A mother of three from Texas shares how her family made the big decision to move their family interstate and kept homeschooling on the way.
If life hands you an opportunity
When Phil and I decided to move our family of five to Texas I was more than a little nervous about it. After all, we’d be leaving the comfort and familiarity of our hometown and heading into something wildly unfamiliar. Making the decision to move had been rolling around in our minds for the last year, so when a friend’s house suddenly became available, we decided to make the leap. At the same time, we also had family in town that we wanted to hopefully drive back with. Which meant we would need to pack, rent our house, and be ready to leave in a few weeks. Crazy, right?!
All this change can wreak more than a little havoc on a homeschool! Luckily my husband was there to bring me back down to earth and remind me that I can be a chronic over reactor at times and should look at the bright side. We get to go on a road trip! I was thrilled about this because I’ve always envied the families schooling from their awesome RVs. Who doesn’t want to be THAT family?
How we packed up and left within weeks
Armed with box tape and a deadline off I went to make our dream a reality. The first thing I did, and this is so important no matter what stage of schooling you’re in, was to ask for help. I put out an SOS on every platform I could and asked for help packing and planning. It’s so difficult to admit we can’t do something on our own and I think often we leave ourselves in a hole because of it.
If you’re struggling, reach out. Our circle of loved ones rallied around and took shifts helping us pack and watching our toddler on certain days. Don’t be afraid to ask for help whether it’s for a move or to just get coffee.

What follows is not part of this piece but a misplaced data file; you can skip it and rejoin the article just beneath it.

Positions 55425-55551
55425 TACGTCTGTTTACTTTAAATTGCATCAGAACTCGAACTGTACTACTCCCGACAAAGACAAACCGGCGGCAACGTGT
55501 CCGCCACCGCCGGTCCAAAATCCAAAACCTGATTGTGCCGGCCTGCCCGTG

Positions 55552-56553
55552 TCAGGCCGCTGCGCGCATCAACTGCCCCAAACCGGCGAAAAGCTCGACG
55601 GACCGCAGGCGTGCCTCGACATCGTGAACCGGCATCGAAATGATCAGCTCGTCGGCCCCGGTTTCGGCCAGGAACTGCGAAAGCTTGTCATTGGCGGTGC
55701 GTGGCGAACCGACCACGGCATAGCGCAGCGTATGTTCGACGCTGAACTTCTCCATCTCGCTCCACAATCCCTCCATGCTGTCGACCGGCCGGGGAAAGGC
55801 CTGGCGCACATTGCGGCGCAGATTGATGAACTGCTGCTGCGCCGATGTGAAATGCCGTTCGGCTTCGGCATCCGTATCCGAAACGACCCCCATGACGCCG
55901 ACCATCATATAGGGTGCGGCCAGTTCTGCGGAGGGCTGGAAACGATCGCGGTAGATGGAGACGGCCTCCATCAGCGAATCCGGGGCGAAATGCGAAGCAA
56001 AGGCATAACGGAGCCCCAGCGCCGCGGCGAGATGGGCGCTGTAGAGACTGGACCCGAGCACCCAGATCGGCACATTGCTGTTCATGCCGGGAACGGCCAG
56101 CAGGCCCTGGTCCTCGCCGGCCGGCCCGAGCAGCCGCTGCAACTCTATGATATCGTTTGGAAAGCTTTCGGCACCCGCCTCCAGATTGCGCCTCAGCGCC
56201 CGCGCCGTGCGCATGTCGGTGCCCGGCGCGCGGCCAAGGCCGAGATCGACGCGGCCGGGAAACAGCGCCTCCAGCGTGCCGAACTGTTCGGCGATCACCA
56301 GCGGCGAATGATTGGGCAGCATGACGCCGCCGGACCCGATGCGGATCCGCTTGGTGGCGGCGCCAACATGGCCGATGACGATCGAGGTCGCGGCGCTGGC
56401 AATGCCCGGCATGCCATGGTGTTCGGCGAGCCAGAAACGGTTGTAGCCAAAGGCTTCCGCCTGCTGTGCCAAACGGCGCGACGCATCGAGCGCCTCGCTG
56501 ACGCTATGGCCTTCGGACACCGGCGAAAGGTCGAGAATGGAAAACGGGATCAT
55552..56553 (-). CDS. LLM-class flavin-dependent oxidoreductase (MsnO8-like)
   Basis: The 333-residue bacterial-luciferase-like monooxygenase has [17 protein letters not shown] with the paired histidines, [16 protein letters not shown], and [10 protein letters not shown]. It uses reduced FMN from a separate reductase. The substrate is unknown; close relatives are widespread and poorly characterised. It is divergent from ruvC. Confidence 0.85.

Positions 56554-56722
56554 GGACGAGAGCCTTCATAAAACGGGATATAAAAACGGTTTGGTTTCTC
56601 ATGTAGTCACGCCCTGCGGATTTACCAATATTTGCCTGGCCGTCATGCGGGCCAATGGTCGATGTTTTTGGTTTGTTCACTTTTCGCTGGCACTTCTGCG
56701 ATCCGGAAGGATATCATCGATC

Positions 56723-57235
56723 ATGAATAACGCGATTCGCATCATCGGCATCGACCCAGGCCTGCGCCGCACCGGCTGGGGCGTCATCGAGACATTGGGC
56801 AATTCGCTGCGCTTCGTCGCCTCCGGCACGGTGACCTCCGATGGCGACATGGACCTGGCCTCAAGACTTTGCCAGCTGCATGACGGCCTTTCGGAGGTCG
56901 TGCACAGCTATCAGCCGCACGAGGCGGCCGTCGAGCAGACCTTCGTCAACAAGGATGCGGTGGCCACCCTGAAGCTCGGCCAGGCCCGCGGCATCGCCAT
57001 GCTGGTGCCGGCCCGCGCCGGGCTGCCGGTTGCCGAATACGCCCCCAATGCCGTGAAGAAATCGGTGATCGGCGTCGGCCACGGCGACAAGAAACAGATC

We also decided to get rid of as much stuff as humanly possible. Now I know most people do purge when moving but we really had to take this to the next level. Rental trucks are very expensive when going to another state so we really wanted to stick with a certain size to stay within our budget. In the end, we ended up letting go of half our belongings. This mindset translated into cutting down on any unnecessary curriculum we found didn’t fit with our homeschool vision.
Cutting back on everything... even curriculum!
Along the way, I somehow picked up subjects I read about “because that’s what everyone else is doing!”. I was constantly on a hunt for the new shiny 900-page curriculum that was going to save me. This physical and mental clutter will overwhelm you whether you’re moving or not, so why not use a move as a good excuse to start fresh? In the end, we stuck with what we love and works best for us; living books, good art journals, and a couple of math books. This all went into a basket that was readily available on any given day. This 'less is more' routine became the centre of our homeschool after our big move as well.
Learning to let go
At some point during our move learning took on a different feel. It was impossible to have any kind of schedule let alone lay our subjects out on a table. Not having a table drove me a little wonky at first. Luckily, kids don’t need a table to read a delightful book! When things got too hectic and reading wasn’t in the cards, nature journals and a blanket outside did the trick.
To know learning was taking place, though I wasn’t next to my children or at a table, gave me a new-found sense of peace. The shift in what learning looks like proved invaluable during our move and afterwards. Letting go of homeschool comparisons can sometimes make all the difference in our sanity.
When we were finally ready to go, we picked up some maps at the market, and headed towards our new home. The days were long and the nights even longer but we learned that schooling can take place anywhere, if you let it. We learned there is value in nature, the changing landscape is soul quenching, and sometimes the only things you need are God, family, and a good book. Even if you’re crammed in a sedan, living in hotels for almost a week.
Have you ever homeschooled while moving house, state or country? How did it go?